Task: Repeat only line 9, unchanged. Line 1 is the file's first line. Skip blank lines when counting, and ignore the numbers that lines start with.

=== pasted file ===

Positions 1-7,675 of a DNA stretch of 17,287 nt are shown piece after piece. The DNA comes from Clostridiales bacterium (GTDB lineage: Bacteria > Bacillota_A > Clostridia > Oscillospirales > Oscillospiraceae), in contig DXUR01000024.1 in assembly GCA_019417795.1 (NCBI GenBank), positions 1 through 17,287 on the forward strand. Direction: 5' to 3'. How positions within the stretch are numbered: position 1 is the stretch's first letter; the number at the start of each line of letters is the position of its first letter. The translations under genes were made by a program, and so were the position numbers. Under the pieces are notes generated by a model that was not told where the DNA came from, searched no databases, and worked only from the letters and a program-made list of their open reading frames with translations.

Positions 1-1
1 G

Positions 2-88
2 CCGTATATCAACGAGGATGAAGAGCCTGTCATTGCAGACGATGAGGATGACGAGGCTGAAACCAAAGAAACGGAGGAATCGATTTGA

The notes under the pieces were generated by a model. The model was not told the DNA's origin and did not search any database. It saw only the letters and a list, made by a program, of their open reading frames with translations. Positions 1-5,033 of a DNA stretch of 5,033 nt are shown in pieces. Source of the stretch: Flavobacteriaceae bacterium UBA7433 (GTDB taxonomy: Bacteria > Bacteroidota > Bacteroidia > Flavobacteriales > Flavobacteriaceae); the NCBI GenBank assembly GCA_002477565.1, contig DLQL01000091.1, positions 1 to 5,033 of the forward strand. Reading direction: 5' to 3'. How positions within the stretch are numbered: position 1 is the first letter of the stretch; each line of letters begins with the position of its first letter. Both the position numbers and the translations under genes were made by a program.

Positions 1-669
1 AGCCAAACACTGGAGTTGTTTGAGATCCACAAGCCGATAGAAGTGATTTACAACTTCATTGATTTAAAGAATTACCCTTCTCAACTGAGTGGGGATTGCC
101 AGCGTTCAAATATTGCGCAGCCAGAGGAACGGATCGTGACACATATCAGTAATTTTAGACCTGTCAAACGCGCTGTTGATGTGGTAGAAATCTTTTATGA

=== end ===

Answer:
101 AGCGTTCAAATATTGCGCAGCCAGAGGAACGGATCGTGACACATATCAGTAATTTTAGACCTGTCAAACGCGCTGTTGATGTGGTAGAAATCTTTTATGA